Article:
With little English language on the signs or vehicles, Korea’s city bus networks can be more than a little confusing for the first-time visitor, and some of Seoul’s route numbers look more like postcodes. Once you are familiar with a route, city buses can be a good way of getting around – they’re pleasingly frequent, and very affordable at around W1000 per ride. Throw your money into the collection box next to the driver; change will be spat out just below – make sure that you’ve an ample supply of coins or W1000 notes with you, as higher-value bills are unlikely to be accepted (though foreigners in such situations may be waved on with a grin). The bigger cities have started to avoid these problems by introducing pre-paid cards; these work out cheaper per journey than paying by cash, and some are also valid on subway networks or longer-distance buses. They last for as long as you have credit, and can be topped up in increments of W1000 at kiosks or ticket booths.
By car or motorbike
There are good reasons for the relative reluctance of travellers to hire a car in Korea. The main one is the country’s excellent public transport infrastructure, another the threat posed by Korean drivers. Korean road fatality rates are often cited as the highest in the world, with most estimates putting the figures above 30 per 100,000 people per year – five times higher than the UK, for example. If you do decide to drive, you will inevitably get snarled up in the traffic that blights the cities and highways, with exceptions being Jeju Island and rural Gangwon province in the northeast, where the roads are relatively calm and traffic-free.
To hire a car you will need an international driving licence, and to be at least 21 years of age. Rental offices can be found at all airports and many train stations, as well as around the cities. Prices usually start at W45,000 per day, though as insurance is compulsory, you should budget on a little extra. Vehicles usually drive on the right-handside of the road (though not all the time; the pavement can be just as popular in some city areas).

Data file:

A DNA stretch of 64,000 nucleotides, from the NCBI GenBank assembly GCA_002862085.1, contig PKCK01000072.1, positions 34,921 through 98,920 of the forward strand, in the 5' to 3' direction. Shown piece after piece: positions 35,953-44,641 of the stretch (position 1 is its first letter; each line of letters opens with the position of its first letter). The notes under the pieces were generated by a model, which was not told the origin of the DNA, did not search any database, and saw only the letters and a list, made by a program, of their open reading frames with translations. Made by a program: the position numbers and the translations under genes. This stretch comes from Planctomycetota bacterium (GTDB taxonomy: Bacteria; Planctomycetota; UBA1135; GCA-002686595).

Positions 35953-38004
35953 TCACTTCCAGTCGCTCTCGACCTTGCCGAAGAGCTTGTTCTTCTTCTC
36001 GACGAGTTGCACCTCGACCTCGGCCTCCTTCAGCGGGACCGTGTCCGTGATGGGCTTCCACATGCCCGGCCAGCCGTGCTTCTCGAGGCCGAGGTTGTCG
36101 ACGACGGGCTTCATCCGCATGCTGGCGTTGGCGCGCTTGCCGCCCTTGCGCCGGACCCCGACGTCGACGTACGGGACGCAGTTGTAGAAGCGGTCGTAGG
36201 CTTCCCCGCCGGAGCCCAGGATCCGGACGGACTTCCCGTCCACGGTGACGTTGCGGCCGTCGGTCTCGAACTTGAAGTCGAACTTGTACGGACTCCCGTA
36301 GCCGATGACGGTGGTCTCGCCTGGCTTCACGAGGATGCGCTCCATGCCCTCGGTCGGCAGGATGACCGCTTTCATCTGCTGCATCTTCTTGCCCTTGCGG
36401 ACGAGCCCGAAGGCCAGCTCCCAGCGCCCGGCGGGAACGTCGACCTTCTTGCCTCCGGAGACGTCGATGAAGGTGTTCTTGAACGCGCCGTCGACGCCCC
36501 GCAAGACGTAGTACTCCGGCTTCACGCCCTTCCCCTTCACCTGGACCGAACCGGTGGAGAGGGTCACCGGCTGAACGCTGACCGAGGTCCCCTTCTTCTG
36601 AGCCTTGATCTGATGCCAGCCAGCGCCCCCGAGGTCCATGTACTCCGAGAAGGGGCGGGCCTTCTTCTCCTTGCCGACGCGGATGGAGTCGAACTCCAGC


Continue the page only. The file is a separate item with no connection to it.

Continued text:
Korean taxis are pleasingly cheap for a developed country, and in any city you shouldn’t have to wait long to spot one. Look for cars with illuminated blocks on top, usually something resembling a plastic pyramid. Those whose blocks aren’t illuminated are taken or on call; others can be waved down from the roadside, though to make sure of being understood you’ll have to do it the Korean way – arm out, palm to the ground, fingers dangling underneath. As few drivers speak English, it’s a good idea to have your destination written down, if possible – even the cheapest motels should have business cards with their address on. Rates will vary slightly from city to city, though they should start at under W2500 – over short distances, cab rides may work out cheaper than taking buses if you’re in a group. All taxis are metered and though dishonesty is rarely an issue, when you start moving, check that the numbers are doing likewise. The only time that you may have to negotiate a fee is if you’re using a chong-al – or “bullet” – taxi. Piloted by death-wish drivers, these hover like vultures around train and bus stations when tickets have sold out, or daily services have finished. Rides in such vehicles are not recommended for those of a nervous disposition, while others may find it quite a thrill.
You’ll be hard pushed to find two-wheeled vehicles above 125cc in the country, as the vast majority of Oriental superbikes are exported for use in Europe or America. Despite this, though, a sizeable number of expats still don leather during their Korean stint. One good place to hunt for information or cycle partners is Yongsan Motorcycle Club, whose website (whttp://www.roaddragons.com) features a calendar of forthcoming trips and events.